Sunday, June 15, 2014

Links for the week ending 15 June 2015

"Iraq was on the brink of falling apart Thursday as al-Qaeda renegades asserted their authority over Sunni areas in the north, Kurds seized control of the city of Kirkuk and the Shiite-led government appealed for volunteers to help defend its shrinking domain." If you've been here awhile, you probably don't need to be told that The Washington Post has a very strong trio of women reporting from the Middle East. This one is from Loveday Morris in Iraq and Liz Sly in Beirut. You wanna stay up to date, I suggest periodically checking for new articles written or co-written by Morris.

"Heeding the call to arms by Ayatollah Sistani, Shiite volunteers rushed to the front lines, reinforcing defenses of the holy city of Samarra 70 miles north of Baghdad, and helping thwart attacks by Sunni fighters of the radical Islamic State of Iraq and Syria in some smaller cities to the east." The NYT has Alissa J. Rubin in Baghdad, reporting here with dudes Suadad Al-Salhy and Rick Galdstone.

"This is the front line of a new war between ISIS and Kurdish forces, only a few hundred yards from the flares of Kirkuk’s lucrative gas fields." Ruth Sherlock reporting with Carol Malouf for the Daily Telegraph.

"Tehran is open to the possibility of working with the United States to support Baghdad, the senior official said." Parisa Hafezi reporting for Reuters. (Via Jenan Moussa.)

"No one pressed for answers about how many U.S. weapons supplied to the Iraqi forces had ended up in insurgents’ hands as Iraqi forces shed their uniforms and fled their posts. Or what the fate will be of the U.S. military assistance program to Iraq, on which American taxpayers have already spent $14 billion." Nancy A. Youssef reporting from Washington, D.C., for McClatchy.

"'I am the Storyteller of Damascus,' Hallak said, chain-smoking, in an interview with The Associated Press in the Syrian capital. 'In these events, many people were harmed. I am one of them.'" Diaa Hadid for the AP.

"But to call the community traumatised was to do it a gross disservice. It missed the point. The town had not been struck down by some psychopathological post-conflict plague. It was still under social and economic siege." From last month at Aeon, Lynne Jones argues that the concept of PTSD can erase the actual ongoing causes of suffering.

"Voter turnout was so abysmally low that Martelly won the presidency with the votes of only 17 percent of the electorate. Essentially, the OAS mission, backed by the international community, installed Martelly as president with utter disregard for democracy and sovereignty in Haiti." Nathalie Baptiste at Foreign Policy In Focus with a short history of international (mostly American) meddling in Haiti's political process. (Via Brian Cocannon.)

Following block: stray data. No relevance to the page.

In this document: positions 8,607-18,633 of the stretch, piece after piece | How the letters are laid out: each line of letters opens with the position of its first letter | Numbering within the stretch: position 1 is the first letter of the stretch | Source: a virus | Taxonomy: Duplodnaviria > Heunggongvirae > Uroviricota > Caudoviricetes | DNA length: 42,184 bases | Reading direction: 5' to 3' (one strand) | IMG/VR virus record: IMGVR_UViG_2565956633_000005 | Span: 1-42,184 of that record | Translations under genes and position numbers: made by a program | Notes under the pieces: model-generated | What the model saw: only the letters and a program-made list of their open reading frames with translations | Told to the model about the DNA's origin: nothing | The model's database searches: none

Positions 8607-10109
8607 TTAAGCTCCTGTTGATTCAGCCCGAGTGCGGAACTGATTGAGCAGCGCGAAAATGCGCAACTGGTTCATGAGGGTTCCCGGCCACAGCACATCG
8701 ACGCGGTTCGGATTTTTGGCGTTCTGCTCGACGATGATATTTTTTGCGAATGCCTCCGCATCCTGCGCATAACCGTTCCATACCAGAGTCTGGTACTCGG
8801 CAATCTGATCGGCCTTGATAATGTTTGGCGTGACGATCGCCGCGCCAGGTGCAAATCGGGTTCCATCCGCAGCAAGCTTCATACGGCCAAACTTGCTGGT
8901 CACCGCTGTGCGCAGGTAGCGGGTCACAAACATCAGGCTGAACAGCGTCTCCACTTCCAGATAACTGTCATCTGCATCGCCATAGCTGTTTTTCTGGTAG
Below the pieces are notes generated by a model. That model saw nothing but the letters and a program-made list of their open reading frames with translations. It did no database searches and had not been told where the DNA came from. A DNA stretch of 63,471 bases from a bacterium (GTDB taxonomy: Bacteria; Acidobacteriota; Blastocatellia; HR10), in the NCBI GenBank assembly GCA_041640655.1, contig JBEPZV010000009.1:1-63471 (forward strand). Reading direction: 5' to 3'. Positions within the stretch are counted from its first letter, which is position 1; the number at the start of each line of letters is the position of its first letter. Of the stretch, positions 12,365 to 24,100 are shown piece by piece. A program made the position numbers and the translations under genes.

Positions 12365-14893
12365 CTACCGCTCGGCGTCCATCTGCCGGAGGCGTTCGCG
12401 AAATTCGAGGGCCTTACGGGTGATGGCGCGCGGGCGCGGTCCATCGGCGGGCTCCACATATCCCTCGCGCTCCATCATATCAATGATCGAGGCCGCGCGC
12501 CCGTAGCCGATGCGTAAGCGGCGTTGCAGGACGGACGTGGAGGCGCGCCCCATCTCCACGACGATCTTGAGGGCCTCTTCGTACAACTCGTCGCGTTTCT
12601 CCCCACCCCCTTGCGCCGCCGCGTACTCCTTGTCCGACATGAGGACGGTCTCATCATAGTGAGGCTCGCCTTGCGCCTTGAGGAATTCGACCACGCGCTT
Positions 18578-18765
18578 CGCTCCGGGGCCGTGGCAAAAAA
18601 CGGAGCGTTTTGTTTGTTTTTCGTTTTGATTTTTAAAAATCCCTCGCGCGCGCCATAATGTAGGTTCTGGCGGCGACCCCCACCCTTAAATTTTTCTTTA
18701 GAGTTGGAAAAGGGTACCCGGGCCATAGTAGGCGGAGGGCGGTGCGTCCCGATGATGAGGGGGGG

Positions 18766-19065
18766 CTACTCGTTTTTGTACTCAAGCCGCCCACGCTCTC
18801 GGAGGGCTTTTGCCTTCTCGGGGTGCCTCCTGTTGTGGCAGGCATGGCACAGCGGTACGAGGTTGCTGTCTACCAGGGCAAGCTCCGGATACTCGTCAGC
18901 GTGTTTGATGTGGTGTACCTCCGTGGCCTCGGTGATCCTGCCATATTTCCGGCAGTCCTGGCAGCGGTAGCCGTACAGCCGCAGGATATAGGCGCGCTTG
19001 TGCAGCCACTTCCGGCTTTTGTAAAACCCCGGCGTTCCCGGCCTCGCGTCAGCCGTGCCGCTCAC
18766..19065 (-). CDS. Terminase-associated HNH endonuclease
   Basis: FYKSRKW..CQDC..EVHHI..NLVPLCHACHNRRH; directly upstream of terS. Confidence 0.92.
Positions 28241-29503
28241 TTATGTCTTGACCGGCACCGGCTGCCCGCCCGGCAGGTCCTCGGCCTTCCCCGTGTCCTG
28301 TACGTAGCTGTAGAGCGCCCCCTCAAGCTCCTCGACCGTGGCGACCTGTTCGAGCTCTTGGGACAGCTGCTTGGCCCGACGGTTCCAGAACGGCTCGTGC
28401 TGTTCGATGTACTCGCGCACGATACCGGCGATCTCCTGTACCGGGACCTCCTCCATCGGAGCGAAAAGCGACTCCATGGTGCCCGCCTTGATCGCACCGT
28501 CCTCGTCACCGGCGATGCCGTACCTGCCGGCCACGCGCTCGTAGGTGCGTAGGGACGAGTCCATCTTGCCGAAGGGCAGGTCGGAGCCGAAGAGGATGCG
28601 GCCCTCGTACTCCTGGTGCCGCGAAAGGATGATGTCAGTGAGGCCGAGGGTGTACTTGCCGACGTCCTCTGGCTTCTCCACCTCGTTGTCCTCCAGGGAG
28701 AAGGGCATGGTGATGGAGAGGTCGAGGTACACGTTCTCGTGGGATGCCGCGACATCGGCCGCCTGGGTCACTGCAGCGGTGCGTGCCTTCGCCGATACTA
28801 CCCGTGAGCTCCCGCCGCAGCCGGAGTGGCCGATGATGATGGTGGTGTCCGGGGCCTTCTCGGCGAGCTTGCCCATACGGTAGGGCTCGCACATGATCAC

"The dissident fetishist takes a brave, principled person, and uses them like a codpiece of competitive virtue." Damn, Molly Crabapple at Vanity Fair.

"Microsoft, one of the world’s largest e-mail providers, is resisting a government search warrant to compel the firm to turn over customer data held in a server located overseas." Ellen Nakashima at The Washington Post.

"A federal appeals court has ruled that the warrantless collection of cellphone tower data, which can be used to track the location of a suspect, is unconstitutional without a probable-cause warrant from a court." Kim Zetter at Wired.

"A Pennsylvania mother of seven died in a jail cell where she was serving a two-day sentence for her children’s absence from school, drawing complaints from the judge that sent her there about a broken system that punishes impoverished parents." Maryclaire Dale for the AP.

"But correctional industries, all told, employ only about 60,000 inmates—less than 4 percent of America’s prisoners. Why does a program with proven results remain so marginal? Largely because private-sector companies see inmates doing work that they do, at a fraction of the labor costs, and cry foul." Essential longread from Beth Schwartzapfel at The American Prospect on prison labor and labor rights.

"I’m a white blonde girl who went out and willfully fucked up and committed armed robbery, and I got five years. There were tons of black girls in my prison who were holding onto a bag of dope for a couple of days, and they always seemed to get, like, 10 years. If you ever find yourself in prison and wonder why there’s tension between white and black, shit like that is probably one of the reasons." With all due respect to the legions of folks who write about TV shows for a living, this is the best thing I've seen yet: dude Adam Dawson talks to former incarcerated person Susan K. about Orange Is the New Black. At Washington City Paper. The second part is even better. (Via @pourmecoffee.)